The UK left the EU on 31 January 2020, ending a 47-year relationship. Countries may have been knee-deep in the recent pandemic but Brexit is still there, and we still need to negotiate a divorce package that both sides agree on. With a no deal Brexit a possibility, should your business adopt international standards to ease trading pain?
What does no deal Brexit mean for British businesses?
In a nutshell, a no deal withdrawal means no transition period and EU law will cease to apply to the UK. Trade between British companies and European counterparts will, therefore, be regulated by applying applicable principles and rules from bodies such as the World Trade Organisation.
Both sides are currently bemoaning a lack of progress, although it is understandable with a deadly virus on the doorstep. Recent news from inside the negotiations also said that there are ‘serious differences’ between the two sides. The likelihood of a no deal Brexit is still prominent.
If this is the case, what does it mean in reality? It means that the EU will apply third country rules to the UK concerning tariffs, custom controls and checks. These measures should satisfy the EU and member states that any British goods meet their requirements.
It is this final sentence – the meeting of EU requirements – that will send shivers down the spine of business. When we were part of the EU, showing how we met and sometimes exceeded these requirements and standards was ‘easier’ and more streamlined.
Adopting international standards won’t solve all the problems faced by British businesses in the case of a no deal Brexit, but they may settle the ship a little.
Adopting international standards as part of your business no deal Brexit plan
International standards show potential trading partners both in the domestic and foreign markets how a business can be trusted to deliver but what standards should you consider?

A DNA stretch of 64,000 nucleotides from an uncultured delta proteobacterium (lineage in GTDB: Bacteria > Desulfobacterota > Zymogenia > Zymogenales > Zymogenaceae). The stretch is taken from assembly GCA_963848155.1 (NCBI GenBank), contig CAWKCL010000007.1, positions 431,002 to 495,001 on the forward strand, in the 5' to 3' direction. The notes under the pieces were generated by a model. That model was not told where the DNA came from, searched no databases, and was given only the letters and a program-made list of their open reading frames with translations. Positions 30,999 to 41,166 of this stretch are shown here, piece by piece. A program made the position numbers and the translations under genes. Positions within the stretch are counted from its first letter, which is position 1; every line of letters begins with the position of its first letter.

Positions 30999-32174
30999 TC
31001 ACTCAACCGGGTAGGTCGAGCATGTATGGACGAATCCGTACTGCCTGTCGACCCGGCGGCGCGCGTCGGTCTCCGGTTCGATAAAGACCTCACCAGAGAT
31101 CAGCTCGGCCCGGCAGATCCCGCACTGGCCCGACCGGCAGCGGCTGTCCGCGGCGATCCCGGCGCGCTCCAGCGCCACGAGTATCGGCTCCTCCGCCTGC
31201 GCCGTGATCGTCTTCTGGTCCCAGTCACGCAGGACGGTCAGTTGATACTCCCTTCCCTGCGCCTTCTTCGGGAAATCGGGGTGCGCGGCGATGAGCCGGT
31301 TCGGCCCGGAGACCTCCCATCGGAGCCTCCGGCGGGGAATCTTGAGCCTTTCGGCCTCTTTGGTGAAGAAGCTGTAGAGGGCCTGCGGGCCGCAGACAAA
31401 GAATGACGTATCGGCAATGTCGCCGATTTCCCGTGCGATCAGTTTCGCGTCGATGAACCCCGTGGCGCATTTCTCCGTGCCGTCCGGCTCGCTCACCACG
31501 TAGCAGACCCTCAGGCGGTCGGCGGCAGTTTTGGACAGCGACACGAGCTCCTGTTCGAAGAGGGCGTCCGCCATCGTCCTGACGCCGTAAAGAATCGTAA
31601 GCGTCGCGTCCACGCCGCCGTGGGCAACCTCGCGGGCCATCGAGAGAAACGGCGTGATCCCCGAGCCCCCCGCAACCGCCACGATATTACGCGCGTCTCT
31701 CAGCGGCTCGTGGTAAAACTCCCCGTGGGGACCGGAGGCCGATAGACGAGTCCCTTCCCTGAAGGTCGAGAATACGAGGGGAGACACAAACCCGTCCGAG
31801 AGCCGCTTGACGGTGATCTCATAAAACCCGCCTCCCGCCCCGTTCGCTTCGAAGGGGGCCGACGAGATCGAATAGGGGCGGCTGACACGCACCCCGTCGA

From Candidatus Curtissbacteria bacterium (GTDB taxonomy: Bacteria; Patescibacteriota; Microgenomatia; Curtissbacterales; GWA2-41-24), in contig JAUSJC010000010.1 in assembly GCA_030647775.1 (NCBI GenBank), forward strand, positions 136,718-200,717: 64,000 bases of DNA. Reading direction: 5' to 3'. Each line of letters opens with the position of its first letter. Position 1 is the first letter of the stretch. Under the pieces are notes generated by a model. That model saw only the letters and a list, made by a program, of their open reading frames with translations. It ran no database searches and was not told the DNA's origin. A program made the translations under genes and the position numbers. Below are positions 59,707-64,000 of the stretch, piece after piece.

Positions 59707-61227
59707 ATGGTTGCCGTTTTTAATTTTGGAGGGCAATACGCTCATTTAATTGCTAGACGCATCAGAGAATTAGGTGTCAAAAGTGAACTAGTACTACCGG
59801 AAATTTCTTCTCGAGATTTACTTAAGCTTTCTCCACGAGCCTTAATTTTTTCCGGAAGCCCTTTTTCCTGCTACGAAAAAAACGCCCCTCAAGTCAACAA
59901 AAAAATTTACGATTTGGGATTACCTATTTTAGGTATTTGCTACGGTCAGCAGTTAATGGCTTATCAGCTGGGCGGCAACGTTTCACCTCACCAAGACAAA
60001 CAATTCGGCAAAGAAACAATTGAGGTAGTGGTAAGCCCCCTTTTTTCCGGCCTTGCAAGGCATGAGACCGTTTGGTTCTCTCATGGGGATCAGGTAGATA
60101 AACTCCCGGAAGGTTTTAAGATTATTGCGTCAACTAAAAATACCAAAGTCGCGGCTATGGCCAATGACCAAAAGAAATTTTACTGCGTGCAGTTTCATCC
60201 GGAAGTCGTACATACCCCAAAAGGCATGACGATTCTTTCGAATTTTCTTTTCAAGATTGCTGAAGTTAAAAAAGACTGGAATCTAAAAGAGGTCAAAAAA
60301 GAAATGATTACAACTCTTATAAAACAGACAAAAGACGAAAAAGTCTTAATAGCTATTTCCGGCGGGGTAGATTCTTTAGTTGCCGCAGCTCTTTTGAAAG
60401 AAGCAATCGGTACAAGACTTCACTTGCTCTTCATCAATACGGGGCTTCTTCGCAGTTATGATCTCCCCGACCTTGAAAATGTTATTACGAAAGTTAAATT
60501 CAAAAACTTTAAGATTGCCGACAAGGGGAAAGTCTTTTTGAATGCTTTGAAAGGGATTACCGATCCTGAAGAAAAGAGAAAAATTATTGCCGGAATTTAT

The importance of international standards has never been more apparent but simply grasping at any will not yield the results you expect:
These highly valued and valuable certifications can be used by companies across the globe. Open to businesses of all shapes and sizes, being ISO certified highlights your business meets a benchmark relating to a certain topic, field or industry.
There are more than 21,000 ISO standards. Some are specific to certain technical and specialised skills such as ISO 17025 that relate to the calibration of scientific and laboratory equipment.
Other ISOs relate to business processes which are, in the delivery of some goods and services, critical. This could include ISO 27001 that relates to information security, including use, storage and retrieval. This is also important within the realms of GDPR which British businesses will still need to meet if they trade with partners and customers in the EU.
Authorised Economic Operator (AEO)
AEO status could also be an important accreditation for companies who will continue to trade across borders. Created to streamline customs at trading posts, AEO is an EU wide initiative. It may help ease passage through customs in the event on a no-deal Brexit but this is not guaranteed nor confirmed.
It could be a very bumpy ride if there is a no deal Brexit which is why preparing your business is key.